Guilt is such a sinking feeling that comes in many ugly forms. I remember feeling guilty about reporting the incident and getting R fired. I remember the guilt of my friends almost losing their jobs because I chose to speak up. I remember the guilt of causing the staff to scramble to cover duties. I remember feeling overwhelming guilt and shame for speaking up against this ignorance opposed to staying silent. Although speaking up and fighting back felt right, staying silent felt easier and safer.

It finally clicked that although R did not assault me, I went through the same guilt I felt after being assaulted. That the silence seemed safer and easier. However, now looking back on the incident, I’m so proud of myself for speaking up, because not only did I speak up at the moment but I also reported it which led to his termination, although termination was not my goal. If I had stayed silent, nothing would have come fo the situation most likely. He would not have been educated on his wrongful thinking and who knows what may have happened. Maybe, just maybe, I prevented an assault because now he better understands what it is. If not that, he now understands and can inform others. Because I refused to be silenced int hat moment, I made a change in the culture, even if it was small.

This was a landmark in my healing process because at that moment, I changed my way of thinking. I transitioned from silenced to a fighter. The point of this post is for everyone to understand you do not have to remain silent. This does not solely pertain to your own assault, as I am still in the process of speaking out about my own. This is broader, this is for the culture that lingers in our society, coating the way we think. I want you, the reader, to know that if you see something or hear something that isn’t okay, you have the power to rise and speak up even if you fear the response. You can do it because I was able to do it. I believe in you wholeheartedly, never doubt your strength. Always remember every victory counts. Never allow the world to take your voice or your heart. Stay strong and stay loud, my fighters.<3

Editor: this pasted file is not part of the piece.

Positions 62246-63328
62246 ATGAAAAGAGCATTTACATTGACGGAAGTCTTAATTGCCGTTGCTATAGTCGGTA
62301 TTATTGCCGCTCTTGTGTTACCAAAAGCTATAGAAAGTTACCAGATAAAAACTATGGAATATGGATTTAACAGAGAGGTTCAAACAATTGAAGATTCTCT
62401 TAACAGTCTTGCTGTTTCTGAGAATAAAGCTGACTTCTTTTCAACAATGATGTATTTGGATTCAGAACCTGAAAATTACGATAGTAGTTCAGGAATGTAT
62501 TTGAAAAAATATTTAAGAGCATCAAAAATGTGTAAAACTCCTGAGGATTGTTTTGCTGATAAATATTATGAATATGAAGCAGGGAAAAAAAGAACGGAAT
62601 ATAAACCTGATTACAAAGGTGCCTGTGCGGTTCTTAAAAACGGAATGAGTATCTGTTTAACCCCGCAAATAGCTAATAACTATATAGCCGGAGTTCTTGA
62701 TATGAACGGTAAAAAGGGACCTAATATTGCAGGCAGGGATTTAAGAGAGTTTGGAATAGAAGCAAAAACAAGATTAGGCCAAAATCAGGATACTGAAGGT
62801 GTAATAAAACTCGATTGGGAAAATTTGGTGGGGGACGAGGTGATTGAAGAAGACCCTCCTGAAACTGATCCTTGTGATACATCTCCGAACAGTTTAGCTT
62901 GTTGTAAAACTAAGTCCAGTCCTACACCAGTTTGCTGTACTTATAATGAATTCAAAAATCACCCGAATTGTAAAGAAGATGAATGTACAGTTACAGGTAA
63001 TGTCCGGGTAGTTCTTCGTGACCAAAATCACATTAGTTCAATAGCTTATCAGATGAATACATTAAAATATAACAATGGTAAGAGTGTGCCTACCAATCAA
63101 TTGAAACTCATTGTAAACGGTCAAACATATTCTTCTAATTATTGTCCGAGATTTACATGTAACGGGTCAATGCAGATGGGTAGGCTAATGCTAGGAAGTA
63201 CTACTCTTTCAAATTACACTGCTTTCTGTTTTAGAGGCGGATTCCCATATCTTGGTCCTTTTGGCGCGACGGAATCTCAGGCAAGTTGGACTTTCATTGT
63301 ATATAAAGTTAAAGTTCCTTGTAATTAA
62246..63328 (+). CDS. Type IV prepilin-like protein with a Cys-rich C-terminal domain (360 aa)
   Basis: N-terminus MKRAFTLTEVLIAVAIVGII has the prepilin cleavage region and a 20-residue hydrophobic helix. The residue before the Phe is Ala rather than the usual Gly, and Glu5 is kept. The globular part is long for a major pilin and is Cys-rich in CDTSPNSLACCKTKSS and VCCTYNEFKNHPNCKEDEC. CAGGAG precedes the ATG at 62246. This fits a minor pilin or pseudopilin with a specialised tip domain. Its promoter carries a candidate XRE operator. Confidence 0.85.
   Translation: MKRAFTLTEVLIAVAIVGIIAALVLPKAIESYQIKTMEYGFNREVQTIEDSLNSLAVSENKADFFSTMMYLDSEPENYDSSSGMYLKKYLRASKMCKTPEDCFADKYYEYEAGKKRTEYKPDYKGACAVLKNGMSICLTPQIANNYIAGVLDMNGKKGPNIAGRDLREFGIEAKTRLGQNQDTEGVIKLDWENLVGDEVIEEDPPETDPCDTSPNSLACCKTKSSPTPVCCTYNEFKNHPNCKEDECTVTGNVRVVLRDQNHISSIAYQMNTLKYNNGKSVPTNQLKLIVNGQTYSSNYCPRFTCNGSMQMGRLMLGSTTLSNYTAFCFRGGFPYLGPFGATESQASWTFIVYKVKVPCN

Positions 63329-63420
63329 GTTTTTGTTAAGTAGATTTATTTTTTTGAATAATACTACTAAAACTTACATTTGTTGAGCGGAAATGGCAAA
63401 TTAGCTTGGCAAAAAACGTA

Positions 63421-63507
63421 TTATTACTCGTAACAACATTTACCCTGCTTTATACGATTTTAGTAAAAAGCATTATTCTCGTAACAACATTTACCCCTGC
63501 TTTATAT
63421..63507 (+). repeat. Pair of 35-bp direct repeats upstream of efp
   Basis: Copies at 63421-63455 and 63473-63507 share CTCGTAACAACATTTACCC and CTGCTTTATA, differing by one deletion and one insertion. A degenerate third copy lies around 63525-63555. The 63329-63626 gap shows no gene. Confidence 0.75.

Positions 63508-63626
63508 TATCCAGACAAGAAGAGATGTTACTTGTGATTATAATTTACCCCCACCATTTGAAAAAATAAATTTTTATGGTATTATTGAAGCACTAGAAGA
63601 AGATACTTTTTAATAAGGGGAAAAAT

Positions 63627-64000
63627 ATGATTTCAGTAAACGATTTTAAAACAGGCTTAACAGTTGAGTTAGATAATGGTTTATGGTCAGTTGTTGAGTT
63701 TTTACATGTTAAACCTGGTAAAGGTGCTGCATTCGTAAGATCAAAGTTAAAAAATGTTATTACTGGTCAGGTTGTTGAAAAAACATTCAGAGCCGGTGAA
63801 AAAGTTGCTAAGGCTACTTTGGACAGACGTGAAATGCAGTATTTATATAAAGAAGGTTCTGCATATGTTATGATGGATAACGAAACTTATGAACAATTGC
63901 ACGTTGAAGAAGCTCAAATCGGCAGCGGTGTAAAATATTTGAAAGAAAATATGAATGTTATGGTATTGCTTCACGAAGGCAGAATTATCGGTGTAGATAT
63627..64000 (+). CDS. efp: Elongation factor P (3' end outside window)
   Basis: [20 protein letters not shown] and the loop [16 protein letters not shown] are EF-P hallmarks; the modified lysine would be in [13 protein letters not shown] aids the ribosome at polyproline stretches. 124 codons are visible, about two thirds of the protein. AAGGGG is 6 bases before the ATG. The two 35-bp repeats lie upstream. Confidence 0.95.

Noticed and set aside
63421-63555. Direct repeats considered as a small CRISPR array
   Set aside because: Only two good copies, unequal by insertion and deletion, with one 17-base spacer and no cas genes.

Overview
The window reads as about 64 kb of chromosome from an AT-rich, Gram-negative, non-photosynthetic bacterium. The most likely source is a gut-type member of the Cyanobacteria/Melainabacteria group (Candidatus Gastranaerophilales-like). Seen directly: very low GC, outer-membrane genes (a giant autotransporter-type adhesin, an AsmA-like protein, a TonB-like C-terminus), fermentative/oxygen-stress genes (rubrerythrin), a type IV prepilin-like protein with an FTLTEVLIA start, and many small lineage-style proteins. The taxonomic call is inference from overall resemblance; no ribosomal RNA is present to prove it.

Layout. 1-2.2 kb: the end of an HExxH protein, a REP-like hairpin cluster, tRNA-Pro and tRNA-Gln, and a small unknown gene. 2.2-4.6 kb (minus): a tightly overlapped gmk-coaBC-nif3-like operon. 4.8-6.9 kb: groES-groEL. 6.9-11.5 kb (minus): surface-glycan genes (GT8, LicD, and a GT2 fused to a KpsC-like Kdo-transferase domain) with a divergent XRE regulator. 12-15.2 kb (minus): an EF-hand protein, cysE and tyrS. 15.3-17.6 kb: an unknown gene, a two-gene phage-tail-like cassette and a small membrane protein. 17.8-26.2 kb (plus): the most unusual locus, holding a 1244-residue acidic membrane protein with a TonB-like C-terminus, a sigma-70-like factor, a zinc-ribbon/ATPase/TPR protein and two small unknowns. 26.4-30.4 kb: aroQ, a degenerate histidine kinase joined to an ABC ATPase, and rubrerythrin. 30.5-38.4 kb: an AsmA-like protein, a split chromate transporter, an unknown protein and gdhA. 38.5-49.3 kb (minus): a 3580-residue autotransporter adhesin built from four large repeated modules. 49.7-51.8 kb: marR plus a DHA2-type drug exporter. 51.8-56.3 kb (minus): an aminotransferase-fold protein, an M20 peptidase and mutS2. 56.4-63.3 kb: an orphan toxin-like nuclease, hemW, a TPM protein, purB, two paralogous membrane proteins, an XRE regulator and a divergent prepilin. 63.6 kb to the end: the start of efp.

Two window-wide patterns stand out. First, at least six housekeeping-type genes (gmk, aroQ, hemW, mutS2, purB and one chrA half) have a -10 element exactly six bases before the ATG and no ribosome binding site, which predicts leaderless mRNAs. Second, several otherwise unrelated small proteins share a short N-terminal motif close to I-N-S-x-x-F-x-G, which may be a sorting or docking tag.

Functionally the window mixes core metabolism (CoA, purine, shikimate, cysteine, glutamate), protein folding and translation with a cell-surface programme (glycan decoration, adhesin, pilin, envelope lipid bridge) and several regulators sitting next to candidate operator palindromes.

-Katie-

 

 

About the author

Katie

I am a survivor of two accounts of sexual assault that I only recently discovered were assaults, and coming to terms with this has been the rockiest road I’ve walked. I have let my assaults conquer me and take me down like a house of cards, unfortunately I refuse to be blown over anymore.
I joined this team to use my voice and experiences to help others start their journey to recovery and happiness. Neither of my assaults were easy to identify and are ones we are not always educated on, so I understand from personal experience how hard it can be to start the process to recovery, especially when you don’t see the beginning of the path. I want to be that path marker, let me help you start!
Never allow yourself to be silenced, your voice will always be yours and cannot be taken away from you. I love all of you. <3

Permanent link to this article: http://whenyoureready.org/learning-to-fight-the-silence-a-story/